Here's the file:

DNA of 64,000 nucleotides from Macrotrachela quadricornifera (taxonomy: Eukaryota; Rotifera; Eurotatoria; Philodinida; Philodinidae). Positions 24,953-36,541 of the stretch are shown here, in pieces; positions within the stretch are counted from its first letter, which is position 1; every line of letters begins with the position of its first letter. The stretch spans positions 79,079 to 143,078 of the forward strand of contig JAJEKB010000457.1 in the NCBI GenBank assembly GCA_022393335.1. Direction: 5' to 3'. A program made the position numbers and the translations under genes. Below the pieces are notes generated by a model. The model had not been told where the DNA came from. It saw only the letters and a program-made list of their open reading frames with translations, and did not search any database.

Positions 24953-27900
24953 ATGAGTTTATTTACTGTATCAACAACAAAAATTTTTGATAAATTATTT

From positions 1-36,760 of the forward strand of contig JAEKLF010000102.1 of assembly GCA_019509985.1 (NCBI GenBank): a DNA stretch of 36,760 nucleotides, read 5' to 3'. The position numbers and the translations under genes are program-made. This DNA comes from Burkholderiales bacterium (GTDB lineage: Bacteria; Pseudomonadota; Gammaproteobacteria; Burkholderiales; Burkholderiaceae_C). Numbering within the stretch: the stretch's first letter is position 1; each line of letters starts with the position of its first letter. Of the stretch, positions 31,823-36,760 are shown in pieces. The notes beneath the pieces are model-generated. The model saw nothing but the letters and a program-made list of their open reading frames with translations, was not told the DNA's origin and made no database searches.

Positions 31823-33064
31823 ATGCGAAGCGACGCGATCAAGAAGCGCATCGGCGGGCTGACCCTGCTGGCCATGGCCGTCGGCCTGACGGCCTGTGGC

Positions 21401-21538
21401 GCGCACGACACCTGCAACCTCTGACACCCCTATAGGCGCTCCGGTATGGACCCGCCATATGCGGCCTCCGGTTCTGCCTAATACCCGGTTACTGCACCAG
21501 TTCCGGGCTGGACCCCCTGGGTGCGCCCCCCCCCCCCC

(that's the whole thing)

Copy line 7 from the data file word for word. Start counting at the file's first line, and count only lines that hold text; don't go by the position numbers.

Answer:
Positions 21401-21538